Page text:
Empty businesses cost taxpayers £1bn a year, prompting calls for urgent reform of the system.
Some councils lose out on millions of pounds of potential business rates income through a tax relief on empty properties, BBC analysis shows.
A local authority mayor in northern England said the money “added up to a lot” and the system was unfair.
The Treasury said it would announce a review of business rates “in due course”.
Experts say the current system pits local authorities – which want stable income – against businesses.
What are business rates?
Business rates are similar to council tax for business properties. They are paid by businesses, or landlords if a property is empty.
Councils currently keep around 50% of business rates in their area but are expected to keep 75% from 2021. The revised scheme will see local authorities “take on the risk of decline as well as the reward for any growth“.
Rates do not have to be paid on empty businesses for three months, such as when shops close down or move.
Andy Preston, independent Mayor of Middlesbrough, said: “There’s a window where we lose money and that adds up to a lot, so we’re doing everything we can to help make sure we can sustain businesses.
“We’re trying to bring people into town to live here, for leisure, to work, but it’s a big battle, and what’s worse, an unfair battle.
“We need to get a much fairer system from central government.”
David Rhodes, Political Correspondent
Councils across the country are caught between a rock and a hard place.
The rock is that many local high streets are “dying” and business rates are just one of the reasons why retailers are struggling.
But the hard place – is that business rates generate some £25bn a year for local government to spend.
Whilst some councils would like to see business rates reformed or even abolished, many also fear a major overhaul of the business rates system that could see them lose a vital source of income to fund local services.
‘We need more support’
Some smaller businesses argue the rates system should be reformed to bring down costs.
Pie Jackers owner in Middlesbrough Julie Fletcher said she had put her “heart and soul” into the business but may have to close due to an “astronomical” rates bill.
“It will have a massive impact, it will stop us employing another person and we just feel like there should be more support,” she said.
Dr Kevin Muldoon-Smith, a lecturer in public sector finance and property development at Northumbria University, said: “Unfortunately, we have this perverse situation where local government needs tax to go up and the business community are lobbying very hard for it to go down.”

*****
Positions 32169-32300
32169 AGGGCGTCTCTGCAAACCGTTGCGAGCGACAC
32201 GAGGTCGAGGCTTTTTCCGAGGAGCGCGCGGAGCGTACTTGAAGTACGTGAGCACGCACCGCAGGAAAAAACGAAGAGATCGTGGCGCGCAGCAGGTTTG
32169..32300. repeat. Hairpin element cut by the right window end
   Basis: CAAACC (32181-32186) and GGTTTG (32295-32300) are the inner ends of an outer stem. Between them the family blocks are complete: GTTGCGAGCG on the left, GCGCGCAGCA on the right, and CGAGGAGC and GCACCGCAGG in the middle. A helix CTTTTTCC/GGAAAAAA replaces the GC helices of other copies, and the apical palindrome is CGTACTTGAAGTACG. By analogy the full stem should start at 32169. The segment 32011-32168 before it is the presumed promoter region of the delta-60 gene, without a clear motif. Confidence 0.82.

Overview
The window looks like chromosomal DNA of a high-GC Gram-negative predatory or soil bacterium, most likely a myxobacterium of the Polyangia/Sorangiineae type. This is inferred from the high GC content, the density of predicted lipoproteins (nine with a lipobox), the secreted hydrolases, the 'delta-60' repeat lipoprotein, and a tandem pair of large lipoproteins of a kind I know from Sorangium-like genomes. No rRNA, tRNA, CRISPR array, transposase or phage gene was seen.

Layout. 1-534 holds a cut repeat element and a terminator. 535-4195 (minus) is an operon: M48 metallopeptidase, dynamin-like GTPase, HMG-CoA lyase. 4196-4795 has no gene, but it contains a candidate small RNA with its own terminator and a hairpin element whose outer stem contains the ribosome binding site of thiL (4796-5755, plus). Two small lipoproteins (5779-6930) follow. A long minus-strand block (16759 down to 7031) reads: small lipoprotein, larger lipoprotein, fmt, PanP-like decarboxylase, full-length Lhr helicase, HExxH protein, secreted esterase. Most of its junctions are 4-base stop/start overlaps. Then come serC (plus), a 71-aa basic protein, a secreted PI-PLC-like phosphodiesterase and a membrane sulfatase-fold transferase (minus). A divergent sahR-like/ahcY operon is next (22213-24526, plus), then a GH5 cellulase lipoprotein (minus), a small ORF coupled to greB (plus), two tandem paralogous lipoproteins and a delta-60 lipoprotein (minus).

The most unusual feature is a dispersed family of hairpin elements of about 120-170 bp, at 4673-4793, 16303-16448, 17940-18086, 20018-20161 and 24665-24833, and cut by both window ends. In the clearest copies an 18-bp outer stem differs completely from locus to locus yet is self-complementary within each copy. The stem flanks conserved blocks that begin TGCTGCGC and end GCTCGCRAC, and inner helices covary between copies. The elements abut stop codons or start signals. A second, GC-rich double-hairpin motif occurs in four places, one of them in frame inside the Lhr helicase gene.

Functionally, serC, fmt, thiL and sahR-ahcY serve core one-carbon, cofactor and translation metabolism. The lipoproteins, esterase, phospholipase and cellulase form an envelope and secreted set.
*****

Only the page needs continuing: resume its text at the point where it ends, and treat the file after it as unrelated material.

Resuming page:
Which areas lost the most income to empty units?
Percentage (%) of potential business rates income lost 2014-2018
Elsewhere, the collapse of larger businesses can significantly reduce local authorities’ income through empty premises relief.
The collapse of the SSI steelworks in Redcar and Cleveland in 2015 led to a loss in business rates of around £10m.
Around £3m was given to the council as part of a government “safety net” bailout but the local authority was still faced with millions of pounds of lost income and no rates on the site going forward.
The local council has estimated the closure will see it underfunded by £12.5m to 2025.
Rules around business rates are different in Scotland and Wales. Empty premises cost an estimated £26m in Wales.
In Scotland, up to one in 10 business premises receive empty premises relief, which totals £82m across the country.
Our analysis found:
- Relief for landlords on empty business premises reached £996m last year, the highest the figure has been since the recession, not accounting for inflation.
- Empty property relief sees some councils lose out on up to 6% of their business rates income, though only around half that amount would be retained locally.
- North east and north west Scotland lose the highest proportion of business rates income to empty units.
Where are empty premises costing the most?
Lost business rates income from empty properties 2014-2018
Professor Paul Greenhalgh, who researches real estate and regeneration at Northumbria University, said short-term relief could also show some businesses were expanding into different premises.
Councillor Richard Watts, who chairs the Local Government Association’s Resources Board, said business rates were “an extremely important source of income” for local government at a time when they face an overall funding gap of £8bn by 2025.
“The Government must commit to moving forward with vital reforms, which include addressing business rates avoidance and the impact of reliefs, such as empty premises relief,” he said.
This week, the boss of department store chain Beales, said councils “don’t really care” about supporting high streets, because they could depend on landlords paying rates on empty shops when relief ran out.
A Treasury spokesman said: “Empty property relief strikes a balance between incentivising property owners to put vacant properties to use, while not penalising those who lose a tenant at short notice.”
He said the system had been designed to redistribute rates income according to the needs of local areas.
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